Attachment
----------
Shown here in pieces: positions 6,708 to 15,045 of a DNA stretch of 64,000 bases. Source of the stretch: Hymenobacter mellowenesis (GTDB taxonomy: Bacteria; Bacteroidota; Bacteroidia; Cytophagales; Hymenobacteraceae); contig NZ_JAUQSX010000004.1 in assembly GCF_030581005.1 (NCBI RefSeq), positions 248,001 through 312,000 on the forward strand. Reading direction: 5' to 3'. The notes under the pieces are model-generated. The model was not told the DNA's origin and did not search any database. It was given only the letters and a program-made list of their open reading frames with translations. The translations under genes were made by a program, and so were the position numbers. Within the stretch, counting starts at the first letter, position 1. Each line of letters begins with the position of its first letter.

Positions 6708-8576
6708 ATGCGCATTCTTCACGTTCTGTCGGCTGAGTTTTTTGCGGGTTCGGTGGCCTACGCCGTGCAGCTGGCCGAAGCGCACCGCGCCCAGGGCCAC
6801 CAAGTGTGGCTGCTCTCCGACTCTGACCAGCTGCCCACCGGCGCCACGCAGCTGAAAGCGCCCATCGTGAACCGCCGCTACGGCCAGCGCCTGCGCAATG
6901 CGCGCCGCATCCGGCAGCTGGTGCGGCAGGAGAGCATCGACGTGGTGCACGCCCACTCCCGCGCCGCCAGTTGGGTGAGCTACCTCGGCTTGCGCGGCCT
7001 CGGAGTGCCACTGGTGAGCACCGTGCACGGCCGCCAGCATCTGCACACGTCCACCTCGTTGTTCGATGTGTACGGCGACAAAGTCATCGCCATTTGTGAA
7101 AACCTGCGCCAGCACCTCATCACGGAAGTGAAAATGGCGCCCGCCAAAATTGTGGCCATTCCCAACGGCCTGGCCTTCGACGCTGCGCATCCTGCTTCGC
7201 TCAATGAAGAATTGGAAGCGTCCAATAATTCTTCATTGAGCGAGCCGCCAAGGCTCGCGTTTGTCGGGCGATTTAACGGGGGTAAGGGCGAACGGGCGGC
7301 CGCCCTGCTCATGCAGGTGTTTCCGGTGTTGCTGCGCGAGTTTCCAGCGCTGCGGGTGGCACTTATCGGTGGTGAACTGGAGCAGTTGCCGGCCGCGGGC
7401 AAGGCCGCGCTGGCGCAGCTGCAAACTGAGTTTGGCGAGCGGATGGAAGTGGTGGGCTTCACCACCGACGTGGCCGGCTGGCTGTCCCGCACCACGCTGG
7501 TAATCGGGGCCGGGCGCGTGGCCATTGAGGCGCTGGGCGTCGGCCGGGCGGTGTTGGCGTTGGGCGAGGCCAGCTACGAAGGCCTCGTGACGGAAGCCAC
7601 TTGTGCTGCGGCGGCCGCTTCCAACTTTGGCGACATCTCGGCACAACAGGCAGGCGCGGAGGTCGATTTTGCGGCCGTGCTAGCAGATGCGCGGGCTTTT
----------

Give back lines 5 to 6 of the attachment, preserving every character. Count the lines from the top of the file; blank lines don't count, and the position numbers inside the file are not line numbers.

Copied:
6901 CGCGCCGCATCCGGCAGCTGGTGCGGCAGGAGAGCATCGACGTGGTGCACGCCCACTCCCGCGCCGCCAGTTGGGTGAGCTACCTCGGCTTGCGCGGCCT
7001 CGGAGTGCCACTGGTGAGCACCGTGCACGGCCGCCAGCATCTGCACACGTCCACCTCGTTGTTCGATGTGTACGGCGACAAAGTCATCGCCATTTGTGAA